Review of Adam's Witness by Shelley Leedahl for SaskBooks
Review of Broken Through
By Shelley A. Leedahl
Broken Through is former Saskatoon journalist J.C. Paulson’s follow-up to her first genre-blending novel, Adam’s Witness, and the author’s only getting better. In the new book, heroine Grace Rampling – a Saskatoon StarPhoenix reporter – digs into another gritty story after a friend’s neighbour’s dog is shot on the same day there’s been a fatal hit-and-run in Saskatoon. Then: the neighbor, a young dental hygienist who recently kicked a drinking problem, is found brutally murdered in her home. And – spoiler alert – she was pregnant. The father? The philandering dentist she worked for.
That’s hardly all: Rampling’s romantic partner, Detective Sergeant Adam Davis (from the earlier book), is investigating the murder, and the handsome and capable cop quickly connects this crime with others committed against petite, long-haired brunettes in Saskatoon and Winnipeg. Can you say serial killer?
The novel definitely earns the moniker of a mystery, but one could also call it a romance. New lovers Rampling and Davis are extremely passionate about one another, but both are also being careful. Davis suffers from PTSD, which manifests in violent nightmares. “I feel like a piece of glass, sometimes; the tiniest chip makes me shatter,” he tells Rampling. With their complementary careers, the lines between personal and professional sometimes get blurred for this love-struck couple.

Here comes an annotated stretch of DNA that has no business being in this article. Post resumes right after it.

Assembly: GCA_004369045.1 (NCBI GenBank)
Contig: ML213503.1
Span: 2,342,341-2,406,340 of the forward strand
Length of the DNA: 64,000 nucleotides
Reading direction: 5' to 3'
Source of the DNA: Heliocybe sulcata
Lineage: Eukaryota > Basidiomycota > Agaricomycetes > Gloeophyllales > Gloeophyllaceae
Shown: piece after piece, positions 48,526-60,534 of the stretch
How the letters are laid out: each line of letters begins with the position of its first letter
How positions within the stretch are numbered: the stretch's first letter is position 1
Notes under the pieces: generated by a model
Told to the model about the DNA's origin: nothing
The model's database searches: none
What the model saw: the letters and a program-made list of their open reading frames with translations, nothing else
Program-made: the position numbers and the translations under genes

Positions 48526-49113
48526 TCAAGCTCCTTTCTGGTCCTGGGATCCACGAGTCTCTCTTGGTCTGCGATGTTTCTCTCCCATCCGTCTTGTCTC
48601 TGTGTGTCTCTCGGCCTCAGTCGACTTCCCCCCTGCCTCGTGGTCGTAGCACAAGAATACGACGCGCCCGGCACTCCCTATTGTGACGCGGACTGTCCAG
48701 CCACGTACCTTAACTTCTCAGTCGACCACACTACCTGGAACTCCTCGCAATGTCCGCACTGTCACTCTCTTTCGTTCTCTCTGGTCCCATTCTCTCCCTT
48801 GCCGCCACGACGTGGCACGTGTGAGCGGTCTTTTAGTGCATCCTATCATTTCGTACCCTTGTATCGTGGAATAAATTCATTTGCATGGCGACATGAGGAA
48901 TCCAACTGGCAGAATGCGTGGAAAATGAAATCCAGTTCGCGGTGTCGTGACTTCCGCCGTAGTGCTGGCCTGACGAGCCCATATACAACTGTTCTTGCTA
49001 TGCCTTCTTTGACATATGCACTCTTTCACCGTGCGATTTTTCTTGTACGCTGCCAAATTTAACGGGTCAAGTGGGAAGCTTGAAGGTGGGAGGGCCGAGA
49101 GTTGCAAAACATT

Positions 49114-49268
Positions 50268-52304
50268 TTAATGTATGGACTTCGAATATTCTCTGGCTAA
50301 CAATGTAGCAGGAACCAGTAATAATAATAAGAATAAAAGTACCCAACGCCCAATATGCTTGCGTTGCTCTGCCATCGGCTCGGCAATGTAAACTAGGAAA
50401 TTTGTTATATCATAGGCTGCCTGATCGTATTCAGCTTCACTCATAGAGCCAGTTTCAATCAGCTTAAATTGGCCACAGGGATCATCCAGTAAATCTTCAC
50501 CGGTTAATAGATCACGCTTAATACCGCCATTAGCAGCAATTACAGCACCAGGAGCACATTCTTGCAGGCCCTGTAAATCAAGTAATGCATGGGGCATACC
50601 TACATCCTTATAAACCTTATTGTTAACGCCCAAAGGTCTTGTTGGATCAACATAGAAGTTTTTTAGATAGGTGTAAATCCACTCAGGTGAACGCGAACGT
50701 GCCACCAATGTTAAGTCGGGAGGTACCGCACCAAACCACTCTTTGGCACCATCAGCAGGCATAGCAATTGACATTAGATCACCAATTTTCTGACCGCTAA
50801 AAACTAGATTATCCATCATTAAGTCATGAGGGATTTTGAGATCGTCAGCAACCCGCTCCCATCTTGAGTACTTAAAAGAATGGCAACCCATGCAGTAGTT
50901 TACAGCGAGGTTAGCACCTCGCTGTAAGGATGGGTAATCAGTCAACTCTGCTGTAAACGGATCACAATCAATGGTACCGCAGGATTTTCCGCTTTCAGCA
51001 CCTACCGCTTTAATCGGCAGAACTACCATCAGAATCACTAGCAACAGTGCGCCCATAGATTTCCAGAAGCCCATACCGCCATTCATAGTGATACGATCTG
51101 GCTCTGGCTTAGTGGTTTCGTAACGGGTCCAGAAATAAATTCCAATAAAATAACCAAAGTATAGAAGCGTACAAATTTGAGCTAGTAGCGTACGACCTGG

This isn’t literary fiction, so you won’t find overly poetic passages that would slow the racing plot, except, on occasion, when the lovers are regarding one another. Here’s Adam, upon seeing Grace after he’s been in California for a conference: “His body was paralyzed, but his eyes couldn’t look at her hard enough. With her tumbled, wild dark-auburn hair, her magnolia skin, and in her flowing dress, she reminded him of a crazy, beautiful, windblown wildflower.” You will find taut and believable dialogue, cliffhangers that’ll have you flipping pages as fast as you can, and a story that has more bends than the South Saskatchewan River.